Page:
• As the year has progressed, China’s economic recovery has gathered momentum.  Much of this growth is coming from the industrial sector which has been boosted by goods production.  The last time we saw significant stimulus, in the wake of the Great Financial Crisis, commodity demand lifted strongly.  We are seeing something similar this time around; copper imports rose to their second highest level on record, just down from the previous record hit in July.
  • Car sales have also jumped, recording the first quarterly rise in two years.  Production is recovering too.  Households have been an important element of the recovery.  Much of the spending appears to be coming from higher debt levels.

COVID-19:  The number of reported cases is 38,574,120 with 1,093,253 deaths and 26,720,847 recoveries.  In the U.S., there are 7,917,223 confirmed cases with 216,904 deaths and 3,155,794 recoveries.  For illustration purposes, the FT has created an interactive chart that allows one to compare cases across nations using similar scaling metrics.  The FT has also issued an economic tracker that looks across countries with high frequency data on various factors.  The weekly state Axios chart is updated.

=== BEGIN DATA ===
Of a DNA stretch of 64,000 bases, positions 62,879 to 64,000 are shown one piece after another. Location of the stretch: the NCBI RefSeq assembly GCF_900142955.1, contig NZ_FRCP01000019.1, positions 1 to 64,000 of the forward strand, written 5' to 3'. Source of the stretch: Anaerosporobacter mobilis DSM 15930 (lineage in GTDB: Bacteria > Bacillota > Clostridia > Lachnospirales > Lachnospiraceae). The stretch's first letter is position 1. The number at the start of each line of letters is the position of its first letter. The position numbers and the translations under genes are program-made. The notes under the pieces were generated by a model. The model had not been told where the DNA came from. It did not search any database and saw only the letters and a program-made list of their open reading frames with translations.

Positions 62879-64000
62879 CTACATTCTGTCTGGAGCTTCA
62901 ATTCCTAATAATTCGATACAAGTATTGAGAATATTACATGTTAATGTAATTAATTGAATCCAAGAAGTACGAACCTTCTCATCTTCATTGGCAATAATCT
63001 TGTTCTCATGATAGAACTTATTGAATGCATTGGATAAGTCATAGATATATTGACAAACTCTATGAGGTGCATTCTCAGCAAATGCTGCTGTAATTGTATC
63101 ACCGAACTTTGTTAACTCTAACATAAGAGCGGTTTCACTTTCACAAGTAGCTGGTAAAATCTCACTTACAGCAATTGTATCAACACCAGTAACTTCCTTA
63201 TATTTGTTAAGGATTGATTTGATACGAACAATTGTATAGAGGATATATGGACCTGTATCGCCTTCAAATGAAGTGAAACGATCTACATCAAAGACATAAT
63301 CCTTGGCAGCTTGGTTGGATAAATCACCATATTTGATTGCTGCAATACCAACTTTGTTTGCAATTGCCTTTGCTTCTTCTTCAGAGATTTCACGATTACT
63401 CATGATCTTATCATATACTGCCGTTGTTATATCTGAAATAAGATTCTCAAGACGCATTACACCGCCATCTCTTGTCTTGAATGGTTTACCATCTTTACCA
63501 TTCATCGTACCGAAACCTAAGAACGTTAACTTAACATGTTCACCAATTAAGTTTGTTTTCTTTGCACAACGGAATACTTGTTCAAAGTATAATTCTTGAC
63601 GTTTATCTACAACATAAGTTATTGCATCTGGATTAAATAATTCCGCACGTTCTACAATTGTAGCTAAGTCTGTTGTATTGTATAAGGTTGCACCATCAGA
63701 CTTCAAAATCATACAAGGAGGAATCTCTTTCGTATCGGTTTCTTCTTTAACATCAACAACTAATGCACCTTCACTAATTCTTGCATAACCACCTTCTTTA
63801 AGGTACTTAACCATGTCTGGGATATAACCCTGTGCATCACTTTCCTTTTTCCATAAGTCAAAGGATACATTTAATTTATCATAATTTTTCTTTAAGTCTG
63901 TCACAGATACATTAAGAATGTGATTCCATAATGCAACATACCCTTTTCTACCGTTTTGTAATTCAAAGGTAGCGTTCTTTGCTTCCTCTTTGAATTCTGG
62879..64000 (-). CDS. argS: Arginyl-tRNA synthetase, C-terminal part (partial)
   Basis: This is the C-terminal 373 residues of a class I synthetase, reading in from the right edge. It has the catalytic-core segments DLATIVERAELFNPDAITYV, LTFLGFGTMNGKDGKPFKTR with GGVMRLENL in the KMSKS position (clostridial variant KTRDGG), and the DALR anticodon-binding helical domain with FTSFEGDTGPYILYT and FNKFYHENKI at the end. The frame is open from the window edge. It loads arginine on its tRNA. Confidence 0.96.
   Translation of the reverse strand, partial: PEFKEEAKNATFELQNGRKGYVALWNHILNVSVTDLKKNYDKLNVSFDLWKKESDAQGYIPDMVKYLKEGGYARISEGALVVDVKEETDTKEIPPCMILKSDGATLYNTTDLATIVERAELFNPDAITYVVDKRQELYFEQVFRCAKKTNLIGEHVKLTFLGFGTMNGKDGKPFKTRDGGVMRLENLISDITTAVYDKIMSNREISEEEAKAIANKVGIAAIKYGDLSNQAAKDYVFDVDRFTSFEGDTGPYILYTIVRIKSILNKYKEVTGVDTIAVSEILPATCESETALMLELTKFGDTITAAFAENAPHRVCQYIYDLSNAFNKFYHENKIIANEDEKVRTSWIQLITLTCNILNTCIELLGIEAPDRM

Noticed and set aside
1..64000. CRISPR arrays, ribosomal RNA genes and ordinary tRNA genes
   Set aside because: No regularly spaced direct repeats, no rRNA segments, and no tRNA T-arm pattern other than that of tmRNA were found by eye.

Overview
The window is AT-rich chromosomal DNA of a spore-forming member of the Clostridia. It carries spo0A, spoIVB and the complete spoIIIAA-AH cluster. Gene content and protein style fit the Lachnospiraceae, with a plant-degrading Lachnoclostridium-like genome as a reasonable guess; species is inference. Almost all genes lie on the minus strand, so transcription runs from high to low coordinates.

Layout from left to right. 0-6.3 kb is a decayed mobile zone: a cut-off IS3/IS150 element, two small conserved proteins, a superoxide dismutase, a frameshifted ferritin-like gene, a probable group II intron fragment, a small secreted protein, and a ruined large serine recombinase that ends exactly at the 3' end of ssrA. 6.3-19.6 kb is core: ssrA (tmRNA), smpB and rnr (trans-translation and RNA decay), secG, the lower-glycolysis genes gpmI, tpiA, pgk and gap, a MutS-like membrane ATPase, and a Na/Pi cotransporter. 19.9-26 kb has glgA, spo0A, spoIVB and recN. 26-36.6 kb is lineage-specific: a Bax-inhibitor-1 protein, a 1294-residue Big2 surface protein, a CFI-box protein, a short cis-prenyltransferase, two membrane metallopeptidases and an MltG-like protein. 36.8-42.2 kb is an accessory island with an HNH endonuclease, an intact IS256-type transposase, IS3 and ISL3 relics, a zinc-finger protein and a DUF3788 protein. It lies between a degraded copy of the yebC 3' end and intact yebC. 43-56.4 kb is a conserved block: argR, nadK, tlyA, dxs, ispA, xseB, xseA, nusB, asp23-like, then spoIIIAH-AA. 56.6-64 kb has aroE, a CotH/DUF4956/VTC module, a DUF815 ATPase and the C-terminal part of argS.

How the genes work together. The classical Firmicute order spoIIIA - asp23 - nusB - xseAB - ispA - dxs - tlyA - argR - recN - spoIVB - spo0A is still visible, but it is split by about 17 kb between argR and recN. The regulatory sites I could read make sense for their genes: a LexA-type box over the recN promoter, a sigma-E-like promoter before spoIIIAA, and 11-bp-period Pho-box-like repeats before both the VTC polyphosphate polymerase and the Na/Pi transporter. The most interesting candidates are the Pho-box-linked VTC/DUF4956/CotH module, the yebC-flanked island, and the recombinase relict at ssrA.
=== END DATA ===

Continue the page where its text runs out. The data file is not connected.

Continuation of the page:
Policy news:  Although talks continue, and it does appear both sides are close in terms of total spending, how the funds are allocated remains a sticking pointTreasury Secretary Mnuchin admitted yesterday that the odds of getting anything done before the election is unlikely.  We would agree.  In fact, it isn’t likely much will get done in the “lame duck” session either.  Even if we have a unified government after the election, we don’t expect a filibuster-proof Senate, meaning it may not be an easy task to get stimulus next year either.  Although we don’t expect a double-dip recession, we do think we are setting up the prospects for another slow recovery, which is actually fine for stocks but could be explosive socially and politically.